Social and Economic Life of the Harappan Civilization | Social and Economic Life of the
Indus Valley Civilization
The family was the mainstay of social life in the Harappan civilization. Everyone in the family lived lovingly. The head of the family was considered to be the mother, that is, the society was matriarchal in the Harappan civilization. The excavations of Mohenjodaro give indications of social division. Probably the society was divided into four varnas – scholar-class, warriors, traders and craftsmen and workers.
- The learned class probably included priests, physicians, astrologers and magicians.
- The priests had a respected place in the society.
- On the basis of the diversity of the houses found in the Harappan civilization, some scholars have made the prevailing estimates of the social caste system.
- Due to the remains of swords, guard buildings and ramparts found in the excavation, it is estimated that there is a warrior class like Kshatriya.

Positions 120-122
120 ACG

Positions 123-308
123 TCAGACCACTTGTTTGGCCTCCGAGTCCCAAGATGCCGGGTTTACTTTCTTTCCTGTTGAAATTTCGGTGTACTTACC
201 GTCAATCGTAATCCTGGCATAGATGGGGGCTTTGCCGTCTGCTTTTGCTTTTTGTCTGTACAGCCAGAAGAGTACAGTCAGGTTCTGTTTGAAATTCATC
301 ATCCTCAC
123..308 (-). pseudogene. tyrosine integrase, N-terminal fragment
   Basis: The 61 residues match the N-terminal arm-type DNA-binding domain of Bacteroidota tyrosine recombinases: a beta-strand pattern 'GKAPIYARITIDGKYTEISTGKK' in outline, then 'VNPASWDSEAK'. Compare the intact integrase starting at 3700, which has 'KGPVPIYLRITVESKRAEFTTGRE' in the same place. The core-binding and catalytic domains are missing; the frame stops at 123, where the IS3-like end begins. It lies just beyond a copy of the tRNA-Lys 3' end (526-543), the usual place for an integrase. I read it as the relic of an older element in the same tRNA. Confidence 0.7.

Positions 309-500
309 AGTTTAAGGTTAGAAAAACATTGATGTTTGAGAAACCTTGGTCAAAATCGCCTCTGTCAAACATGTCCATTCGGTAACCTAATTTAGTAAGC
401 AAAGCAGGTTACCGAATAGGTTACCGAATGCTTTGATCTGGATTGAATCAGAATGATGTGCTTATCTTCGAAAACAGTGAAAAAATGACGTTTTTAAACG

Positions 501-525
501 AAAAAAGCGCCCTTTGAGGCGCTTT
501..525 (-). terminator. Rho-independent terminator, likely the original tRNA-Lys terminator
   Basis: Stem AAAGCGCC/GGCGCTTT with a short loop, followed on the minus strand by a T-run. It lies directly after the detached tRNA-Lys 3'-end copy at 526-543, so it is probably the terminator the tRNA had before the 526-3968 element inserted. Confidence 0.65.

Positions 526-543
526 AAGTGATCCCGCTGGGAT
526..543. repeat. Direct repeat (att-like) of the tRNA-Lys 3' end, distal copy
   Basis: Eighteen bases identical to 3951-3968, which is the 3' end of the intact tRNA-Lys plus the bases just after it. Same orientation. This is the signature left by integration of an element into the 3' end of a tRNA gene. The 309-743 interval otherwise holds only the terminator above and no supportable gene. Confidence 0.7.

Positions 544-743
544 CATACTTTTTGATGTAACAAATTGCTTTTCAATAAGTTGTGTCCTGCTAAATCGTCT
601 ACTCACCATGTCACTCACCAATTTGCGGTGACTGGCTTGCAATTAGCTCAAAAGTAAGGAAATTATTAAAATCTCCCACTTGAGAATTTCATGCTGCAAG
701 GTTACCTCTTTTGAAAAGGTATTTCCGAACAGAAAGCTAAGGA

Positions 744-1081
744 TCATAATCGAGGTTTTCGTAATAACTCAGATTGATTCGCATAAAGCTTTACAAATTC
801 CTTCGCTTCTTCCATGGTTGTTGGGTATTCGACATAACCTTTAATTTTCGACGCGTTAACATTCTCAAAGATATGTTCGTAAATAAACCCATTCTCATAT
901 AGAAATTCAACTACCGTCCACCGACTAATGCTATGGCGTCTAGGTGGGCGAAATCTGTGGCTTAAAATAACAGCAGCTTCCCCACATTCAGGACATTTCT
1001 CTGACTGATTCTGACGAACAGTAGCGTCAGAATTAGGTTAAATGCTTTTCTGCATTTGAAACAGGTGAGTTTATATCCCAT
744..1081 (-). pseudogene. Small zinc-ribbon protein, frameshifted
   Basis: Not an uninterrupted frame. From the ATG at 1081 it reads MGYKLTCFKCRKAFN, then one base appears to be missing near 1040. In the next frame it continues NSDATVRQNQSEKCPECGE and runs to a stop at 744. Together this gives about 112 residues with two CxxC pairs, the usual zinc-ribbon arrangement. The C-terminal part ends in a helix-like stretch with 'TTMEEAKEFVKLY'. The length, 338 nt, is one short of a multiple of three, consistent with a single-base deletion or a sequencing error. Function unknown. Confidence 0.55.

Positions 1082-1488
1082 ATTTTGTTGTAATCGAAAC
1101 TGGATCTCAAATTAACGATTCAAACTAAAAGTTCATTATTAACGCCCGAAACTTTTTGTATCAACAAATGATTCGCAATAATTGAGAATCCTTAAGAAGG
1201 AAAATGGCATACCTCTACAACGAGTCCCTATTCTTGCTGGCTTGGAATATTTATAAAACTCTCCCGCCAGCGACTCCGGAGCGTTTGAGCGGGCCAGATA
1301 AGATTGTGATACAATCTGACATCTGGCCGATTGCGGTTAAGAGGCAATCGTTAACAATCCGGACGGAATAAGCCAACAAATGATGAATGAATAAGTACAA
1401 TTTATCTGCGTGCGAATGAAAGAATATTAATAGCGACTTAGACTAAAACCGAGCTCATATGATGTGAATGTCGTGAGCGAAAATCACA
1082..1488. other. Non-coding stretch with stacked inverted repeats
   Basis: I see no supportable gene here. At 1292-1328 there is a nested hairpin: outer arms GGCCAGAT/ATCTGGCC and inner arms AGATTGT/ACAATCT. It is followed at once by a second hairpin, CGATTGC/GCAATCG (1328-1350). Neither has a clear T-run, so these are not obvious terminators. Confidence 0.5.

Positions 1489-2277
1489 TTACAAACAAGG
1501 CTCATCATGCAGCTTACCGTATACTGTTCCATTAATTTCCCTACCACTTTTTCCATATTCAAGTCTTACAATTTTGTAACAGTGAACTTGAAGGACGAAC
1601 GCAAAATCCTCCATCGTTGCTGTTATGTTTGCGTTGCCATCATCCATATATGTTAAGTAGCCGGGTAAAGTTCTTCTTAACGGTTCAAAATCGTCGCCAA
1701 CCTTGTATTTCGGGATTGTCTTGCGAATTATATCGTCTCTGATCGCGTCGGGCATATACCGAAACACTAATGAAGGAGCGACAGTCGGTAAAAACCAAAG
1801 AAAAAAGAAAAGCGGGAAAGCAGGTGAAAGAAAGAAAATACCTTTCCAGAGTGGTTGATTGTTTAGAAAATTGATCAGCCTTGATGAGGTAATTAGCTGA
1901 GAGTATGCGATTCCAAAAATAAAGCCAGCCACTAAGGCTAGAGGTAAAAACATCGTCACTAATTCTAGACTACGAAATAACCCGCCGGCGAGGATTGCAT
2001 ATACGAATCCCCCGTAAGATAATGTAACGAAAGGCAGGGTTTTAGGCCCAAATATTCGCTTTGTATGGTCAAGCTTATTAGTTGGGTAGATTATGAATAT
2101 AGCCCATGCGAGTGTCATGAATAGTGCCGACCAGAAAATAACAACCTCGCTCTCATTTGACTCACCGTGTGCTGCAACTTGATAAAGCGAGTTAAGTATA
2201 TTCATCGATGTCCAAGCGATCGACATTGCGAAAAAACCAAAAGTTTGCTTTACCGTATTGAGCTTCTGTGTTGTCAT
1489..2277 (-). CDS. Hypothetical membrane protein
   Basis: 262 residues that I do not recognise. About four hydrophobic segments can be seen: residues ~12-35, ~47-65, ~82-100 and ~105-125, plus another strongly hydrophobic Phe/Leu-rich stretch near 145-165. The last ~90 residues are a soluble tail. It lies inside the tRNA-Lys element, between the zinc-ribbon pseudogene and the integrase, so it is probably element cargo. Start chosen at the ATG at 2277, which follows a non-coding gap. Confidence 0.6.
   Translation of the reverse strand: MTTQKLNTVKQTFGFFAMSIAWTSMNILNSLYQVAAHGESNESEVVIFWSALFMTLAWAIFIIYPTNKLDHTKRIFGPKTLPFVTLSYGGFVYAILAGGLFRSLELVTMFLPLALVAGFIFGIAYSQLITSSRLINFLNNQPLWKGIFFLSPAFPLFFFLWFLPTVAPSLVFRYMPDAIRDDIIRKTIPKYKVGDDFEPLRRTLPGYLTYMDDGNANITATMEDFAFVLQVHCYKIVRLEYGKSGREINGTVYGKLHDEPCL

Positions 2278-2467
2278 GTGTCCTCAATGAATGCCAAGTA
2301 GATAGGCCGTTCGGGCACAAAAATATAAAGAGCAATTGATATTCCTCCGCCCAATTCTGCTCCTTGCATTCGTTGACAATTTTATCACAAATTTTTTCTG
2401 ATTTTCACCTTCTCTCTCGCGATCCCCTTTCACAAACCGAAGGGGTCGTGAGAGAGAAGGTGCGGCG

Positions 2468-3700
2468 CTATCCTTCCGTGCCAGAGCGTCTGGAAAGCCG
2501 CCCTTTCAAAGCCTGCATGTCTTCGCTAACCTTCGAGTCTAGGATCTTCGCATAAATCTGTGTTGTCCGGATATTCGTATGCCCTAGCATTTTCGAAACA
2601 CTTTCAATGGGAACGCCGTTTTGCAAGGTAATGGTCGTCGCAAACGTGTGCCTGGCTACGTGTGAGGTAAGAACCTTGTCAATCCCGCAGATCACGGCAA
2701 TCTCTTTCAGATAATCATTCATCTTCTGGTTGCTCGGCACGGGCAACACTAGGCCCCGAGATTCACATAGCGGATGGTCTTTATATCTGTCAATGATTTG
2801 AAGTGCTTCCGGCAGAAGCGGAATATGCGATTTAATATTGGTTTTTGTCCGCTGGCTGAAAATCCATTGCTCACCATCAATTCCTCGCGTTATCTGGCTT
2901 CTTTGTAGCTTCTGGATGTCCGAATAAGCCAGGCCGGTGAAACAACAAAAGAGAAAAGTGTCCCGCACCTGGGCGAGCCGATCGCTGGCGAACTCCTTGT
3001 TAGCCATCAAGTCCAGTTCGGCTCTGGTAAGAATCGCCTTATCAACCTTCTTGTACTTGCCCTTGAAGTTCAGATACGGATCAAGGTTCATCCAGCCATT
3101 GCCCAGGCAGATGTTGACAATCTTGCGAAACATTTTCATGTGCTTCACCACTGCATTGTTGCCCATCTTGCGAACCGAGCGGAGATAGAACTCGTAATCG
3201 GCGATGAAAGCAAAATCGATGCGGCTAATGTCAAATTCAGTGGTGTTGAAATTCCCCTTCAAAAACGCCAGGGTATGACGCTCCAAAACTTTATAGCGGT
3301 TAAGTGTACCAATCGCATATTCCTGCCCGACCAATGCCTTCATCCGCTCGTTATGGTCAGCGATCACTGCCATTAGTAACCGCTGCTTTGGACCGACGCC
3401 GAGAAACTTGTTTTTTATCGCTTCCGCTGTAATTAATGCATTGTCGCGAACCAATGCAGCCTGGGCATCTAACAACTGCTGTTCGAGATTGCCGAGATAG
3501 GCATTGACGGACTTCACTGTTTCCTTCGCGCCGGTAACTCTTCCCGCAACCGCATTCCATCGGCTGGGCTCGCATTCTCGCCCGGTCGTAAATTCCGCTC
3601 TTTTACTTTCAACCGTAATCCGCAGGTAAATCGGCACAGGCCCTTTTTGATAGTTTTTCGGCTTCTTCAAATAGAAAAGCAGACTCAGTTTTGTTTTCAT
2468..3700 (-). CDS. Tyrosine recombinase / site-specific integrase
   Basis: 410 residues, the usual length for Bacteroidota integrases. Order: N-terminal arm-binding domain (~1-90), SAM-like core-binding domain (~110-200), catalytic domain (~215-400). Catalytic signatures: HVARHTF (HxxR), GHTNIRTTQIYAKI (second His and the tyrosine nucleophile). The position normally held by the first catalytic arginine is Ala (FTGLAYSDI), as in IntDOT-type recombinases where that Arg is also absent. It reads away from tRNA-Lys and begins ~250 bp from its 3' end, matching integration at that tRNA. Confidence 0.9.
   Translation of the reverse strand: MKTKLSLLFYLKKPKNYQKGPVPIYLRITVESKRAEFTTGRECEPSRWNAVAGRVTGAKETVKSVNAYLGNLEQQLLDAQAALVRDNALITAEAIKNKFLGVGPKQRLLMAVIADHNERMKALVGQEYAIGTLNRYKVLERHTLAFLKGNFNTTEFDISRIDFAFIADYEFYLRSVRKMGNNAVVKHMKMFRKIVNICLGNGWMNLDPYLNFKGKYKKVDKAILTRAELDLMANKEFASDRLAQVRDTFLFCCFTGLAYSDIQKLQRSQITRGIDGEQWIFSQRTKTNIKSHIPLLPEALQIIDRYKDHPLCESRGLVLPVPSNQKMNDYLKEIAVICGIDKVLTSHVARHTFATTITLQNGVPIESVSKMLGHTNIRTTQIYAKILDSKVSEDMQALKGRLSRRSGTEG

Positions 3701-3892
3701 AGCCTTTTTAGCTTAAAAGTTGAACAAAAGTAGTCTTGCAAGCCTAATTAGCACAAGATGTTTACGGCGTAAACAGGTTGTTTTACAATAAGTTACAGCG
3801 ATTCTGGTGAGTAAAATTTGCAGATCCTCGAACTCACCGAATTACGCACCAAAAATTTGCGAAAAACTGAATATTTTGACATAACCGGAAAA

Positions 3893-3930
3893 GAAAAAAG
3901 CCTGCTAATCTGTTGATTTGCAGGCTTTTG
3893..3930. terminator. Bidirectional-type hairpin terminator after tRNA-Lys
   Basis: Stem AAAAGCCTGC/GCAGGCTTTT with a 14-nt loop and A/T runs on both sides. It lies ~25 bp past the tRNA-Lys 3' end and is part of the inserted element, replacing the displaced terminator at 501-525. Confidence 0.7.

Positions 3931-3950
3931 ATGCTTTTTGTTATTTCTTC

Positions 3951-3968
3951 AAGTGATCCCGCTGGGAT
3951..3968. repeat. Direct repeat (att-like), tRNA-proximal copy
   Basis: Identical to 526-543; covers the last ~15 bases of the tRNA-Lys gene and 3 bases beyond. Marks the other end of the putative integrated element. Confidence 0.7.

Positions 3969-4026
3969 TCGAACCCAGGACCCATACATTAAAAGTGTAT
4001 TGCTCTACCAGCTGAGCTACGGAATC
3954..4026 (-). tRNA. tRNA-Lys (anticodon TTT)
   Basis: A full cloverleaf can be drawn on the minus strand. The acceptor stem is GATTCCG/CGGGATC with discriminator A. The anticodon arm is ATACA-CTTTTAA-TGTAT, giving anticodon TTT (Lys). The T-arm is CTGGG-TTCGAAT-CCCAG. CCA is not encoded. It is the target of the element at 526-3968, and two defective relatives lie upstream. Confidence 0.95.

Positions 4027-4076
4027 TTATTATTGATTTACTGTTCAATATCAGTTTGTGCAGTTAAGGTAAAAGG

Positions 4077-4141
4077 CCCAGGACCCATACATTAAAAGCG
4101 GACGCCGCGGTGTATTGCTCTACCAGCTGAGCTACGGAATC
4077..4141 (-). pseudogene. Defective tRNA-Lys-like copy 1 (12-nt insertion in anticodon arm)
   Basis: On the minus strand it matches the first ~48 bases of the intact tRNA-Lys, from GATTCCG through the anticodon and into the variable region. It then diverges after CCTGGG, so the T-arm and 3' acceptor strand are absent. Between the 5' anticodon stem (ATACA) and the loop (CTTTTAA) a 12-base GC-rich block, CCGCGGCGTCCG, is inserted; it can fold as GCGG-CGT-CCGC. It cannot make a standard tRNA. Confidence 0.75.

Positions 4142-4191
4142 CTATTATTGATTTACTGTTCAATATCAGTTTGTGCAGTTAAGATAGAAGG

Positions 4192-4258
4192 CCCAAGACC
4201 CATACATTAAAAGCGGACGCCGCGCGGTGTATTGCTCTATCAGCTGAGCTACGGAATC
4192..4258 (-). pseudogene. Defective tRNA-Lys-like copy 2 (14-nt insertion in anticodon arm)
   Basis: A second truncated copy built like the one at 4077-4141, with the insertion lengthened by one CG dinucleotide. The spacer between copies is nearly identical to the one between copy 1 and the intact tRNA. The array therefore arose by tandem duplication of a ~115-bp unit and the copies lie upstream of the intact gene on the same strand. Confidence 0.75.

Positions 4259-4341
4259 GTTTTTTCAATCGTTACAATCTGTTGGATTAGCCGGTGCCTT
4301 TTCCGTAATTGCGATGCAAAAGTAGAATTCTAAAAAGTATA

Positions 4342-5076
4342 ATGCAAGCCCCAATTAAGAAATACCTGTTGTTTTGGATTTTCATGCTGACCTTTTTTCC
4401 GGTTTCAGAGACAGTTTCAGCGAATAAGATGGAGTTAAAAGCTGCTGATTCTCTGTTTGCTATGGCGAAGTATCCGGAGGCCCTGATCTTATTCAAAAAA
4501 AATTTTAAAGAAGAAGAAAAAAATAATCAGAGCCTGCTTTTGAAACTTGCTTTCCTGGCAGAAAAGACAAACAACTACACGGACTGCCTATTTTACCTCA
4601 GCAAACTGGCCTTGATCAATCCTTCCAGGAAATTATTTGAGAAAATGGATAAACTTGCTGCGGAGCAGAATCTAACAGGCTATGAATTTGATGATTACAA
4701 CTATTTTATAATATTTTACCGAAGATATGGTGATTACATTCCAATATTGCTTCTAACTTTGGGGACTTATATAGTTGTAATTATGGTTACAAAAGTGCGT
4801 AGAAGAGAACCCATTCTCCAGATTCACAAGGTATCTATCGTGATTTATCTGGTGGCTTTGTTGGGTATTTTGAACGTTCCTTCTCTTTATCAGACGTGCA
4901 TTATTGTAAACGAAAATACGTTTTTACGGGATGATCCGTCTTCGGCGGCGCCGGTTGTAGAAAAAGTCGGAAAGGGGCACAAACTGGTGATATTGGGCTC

- The third class includes traders and craftsmen such as stone cutters, diggers, weavers, goldsmiths, etc.
- In the last class, people associated with various other occupations such as workers, farmers, tanners, fishermen, etc.
Some scholars also estimate the prevalence of slavery in the Harappan civilization.
But S. R. Rao has not accepted the existence of slavery.
Woman’s place in Harappan civilization
Women held a very high position in the Harappan civilization. She was equal to men in all social and religious functions and festivals. Most of the women were associated with domestic work. The purdah system was not in vogue.
The food of the people of the Indus civilization
- Indus civilization used to eat both vegetarian and non-vegetarian food.
- Wheat, barley, rice, sesame, pulses were the main food grains.
- Vegetables, milk and various types of fruits, melon, watermelon, lemon, pomegranate, coconut etc. were consumed.
- In non-vegetarian food, pigs, sheep, goats, ducks, chickens, fishes, alligators etc. were eaten.
- Indus people used both cotton and woolen clothes.
- Women used to tie a bun and men had long hair and beard and mustache.